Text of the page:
Besides being great for retirement savings, you Roth individual retirement account can help you buy your first home. However, if you're already 59 1/2 years old and you've had your Roth IRA open for five years, it doesn't matter why you're taking the distribution: You can take it all out tax-free and penalty-free.
Withdrawals of Contributions
Whether you qualify as a first-time home buyer or not, you always get your contributions out tax-free from your Roth IRA. The Roth IRA ordering rules allow you to take out all of your contributions before any earnings come out. Suppose you've put $50,000 into your Roth IRA over the years. You can take out the $50,000 tax-free and penalty-free for your first home (or any other reason).
First-Time Homebuyer Definition
For the purposes of the limited qualified distribution or exception from the early withdrawal penalty for Roth IRAs, you only qualify as a first-time home buyer if you haven't owned your home for the two years prior to buying your new one. If you're married, your spouse must also meet this requirement; otherwise, you don't qualify. As far as qualified expenses, any costs you pay to buy the home or incur in financing fees count.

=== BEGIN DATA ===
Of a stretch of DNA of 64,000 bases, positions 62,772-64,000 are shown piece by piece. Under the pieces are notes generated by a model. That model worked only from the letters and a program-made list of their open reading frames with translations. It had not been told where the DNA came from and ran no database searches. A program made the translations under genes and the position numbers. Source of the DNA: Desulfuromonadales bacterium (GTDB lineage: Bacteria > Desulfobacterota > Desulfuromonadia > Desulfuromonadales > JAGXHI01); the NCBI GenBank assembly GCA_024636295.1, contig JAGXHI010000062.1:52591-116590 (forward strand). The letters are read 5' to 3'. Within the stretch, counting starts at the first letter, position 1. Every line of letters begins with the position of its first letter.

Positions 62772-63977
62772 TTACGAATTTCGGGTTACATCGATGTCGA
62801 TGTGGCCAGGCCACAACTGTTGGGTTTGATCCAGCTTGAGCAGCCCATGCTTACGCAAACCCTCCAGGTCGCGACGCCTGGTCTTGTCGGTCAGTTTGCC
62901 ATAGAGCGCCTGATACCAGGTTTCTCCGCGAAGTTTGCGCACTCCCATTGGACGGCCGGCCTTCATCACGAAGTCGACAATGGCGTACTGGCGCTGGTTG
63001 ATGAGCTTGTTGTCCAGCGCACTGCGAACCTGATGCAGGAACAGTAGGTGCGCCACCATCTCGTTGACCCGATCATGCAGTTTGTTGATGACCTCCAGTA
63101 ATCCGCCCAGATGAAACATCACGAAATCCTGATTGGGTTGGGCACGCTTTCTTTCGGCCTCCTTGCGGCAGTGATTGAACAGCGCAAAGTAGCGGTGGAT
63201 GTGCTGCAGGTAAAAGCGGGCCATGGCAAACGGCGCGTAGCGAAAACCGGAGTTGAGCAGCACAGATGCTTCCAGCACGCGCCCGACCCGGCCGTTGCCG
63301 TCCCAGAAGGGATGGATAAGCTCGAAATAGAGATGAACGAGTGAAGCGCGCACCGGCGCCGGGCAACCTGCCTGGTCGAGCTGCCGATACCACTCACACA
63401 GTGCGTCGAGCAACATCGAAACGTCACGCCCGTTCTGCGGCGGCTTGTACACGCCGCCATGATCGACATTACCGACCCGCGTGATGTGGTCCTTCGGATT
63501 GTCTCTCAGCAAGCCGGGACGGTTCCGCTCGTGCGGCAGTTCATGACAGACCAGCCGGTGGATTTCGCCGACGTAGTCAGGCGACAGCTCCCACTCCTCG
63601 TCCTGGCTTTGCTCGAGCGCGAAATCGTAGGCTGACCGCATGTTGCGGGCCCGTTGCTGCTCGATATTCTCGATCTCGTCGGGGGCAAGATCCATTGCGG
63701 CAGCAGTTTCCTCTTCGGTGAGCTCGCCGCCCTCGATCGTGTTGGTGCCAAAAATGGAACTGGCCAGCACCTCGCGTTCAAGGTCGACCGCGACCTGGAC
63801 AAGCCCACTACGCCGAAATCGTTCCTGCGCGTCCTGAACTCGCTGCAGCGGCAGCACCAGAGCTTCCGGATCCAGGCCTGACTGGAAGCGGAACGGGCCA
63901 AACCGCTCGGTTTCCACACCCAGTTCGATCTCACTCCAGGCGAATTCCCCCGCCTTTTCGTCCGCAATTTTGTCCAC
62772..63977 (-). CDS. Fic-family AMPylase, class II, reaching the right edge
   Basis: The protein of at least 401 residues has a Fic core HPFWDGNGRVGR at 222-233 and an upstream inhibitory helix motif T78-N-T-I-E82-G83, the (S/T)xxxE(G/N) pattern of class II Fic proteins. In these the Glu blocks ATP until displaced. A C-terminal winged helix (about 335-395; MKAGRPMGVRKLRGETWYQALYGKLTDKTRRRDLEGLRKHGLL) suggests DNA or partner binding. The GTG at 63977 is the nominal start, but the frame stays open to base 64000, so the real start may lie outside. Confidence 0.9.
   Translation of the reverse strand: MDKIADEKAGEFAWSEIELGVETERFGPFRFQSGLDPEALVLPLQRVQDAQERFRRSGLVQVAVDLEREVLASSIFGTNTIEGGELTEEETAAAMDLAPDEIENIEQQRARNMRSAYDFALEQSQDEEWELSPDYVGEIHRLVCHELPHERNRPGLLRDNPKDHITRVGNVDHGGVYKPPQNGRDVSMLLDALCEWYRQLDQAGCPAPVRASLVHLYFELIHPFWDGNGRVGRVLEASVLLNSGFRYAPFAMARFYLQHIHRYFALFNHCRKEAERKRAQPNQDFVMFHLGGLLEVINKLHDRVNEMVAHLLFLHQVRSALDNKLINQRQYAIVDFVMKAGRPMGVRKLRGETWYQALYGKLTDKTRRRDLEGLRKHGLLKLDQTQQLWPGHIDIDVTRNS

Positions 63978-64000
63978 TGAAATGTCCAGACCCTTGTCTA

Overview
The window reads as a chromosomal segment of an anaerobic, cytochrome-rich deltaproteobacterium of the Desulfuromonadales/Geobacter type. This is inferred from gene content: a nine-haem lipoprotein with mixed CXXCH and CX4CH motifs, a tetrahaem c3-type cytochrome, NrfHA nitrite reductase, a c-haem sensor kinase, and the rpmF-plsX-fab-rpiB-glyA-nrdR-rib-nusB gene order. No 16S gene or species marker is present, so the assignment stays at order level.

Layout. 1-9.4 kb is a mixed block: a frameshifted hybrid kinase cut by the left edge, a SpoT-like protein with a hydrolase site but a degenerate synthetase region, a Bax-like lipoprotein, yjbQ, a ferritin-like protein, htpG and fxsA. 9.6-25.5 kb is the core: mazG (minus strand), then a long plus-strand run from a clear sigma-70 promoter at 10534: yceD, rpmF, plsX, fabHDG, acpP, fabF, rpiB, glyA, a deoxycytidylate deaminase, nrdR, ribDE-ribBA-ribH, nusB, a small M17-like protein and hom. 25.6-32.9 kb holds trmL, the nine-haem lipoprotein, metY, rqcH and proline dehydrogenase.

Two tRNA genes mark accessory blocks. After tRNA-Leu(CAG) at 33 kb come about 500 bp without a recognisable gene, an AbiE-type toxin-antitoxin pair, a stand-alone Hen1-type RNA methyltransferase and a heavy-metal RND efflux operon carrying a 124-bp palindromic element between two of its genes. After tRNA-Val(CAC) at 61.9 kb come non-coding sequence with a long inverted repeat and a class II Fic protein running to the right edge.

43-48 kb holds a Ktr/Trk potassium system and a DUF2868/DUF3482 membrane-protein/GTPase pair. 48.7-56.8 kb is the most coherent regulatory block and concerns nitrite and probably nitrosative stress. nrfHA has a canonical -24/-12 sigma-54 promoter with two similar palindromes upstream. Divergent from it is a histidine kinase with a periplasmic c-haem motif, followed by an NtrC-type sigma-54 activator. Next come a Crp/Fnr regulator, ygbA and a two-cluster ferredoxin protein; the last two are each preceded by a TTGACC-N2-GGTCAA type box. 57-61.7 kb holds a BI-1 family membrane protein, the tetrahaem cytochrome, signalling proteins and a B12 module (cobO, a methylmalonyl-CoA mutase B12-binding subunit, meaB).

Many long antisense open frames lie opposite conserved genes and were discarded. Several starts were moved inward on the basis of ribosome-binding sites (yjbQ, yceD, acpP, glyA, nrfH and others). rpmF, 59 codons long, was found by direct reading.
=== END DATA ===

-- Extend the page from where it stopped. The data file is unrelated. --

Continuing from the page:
If you've had your Roth IRA open for five years, you can take a qualified distribution of up to $10,000 to pay for first-time home-buyer expenses. This is a lifetime limit, so if you've already used $9,000 before, you can only use $1,000 this time. If you're married, both you and your spouse can make use of this special treatment, allowing you to withdraw $10,000 each tax-free and penalty-free for a total of $20,000.
If you haven't had your Roth IRA open for at least five years, you can claim an early withdrawal penalty exception on up to $10,000 of earnings. You'll still owe taxes on the earnings, but you won't have to pay the 10 percent early withdrawal penalty. The $10,000 limit is cumulative with the limit on qualified withdrawals for a first-time home purchase.
- Jupiterimages/Comstock/Getty Images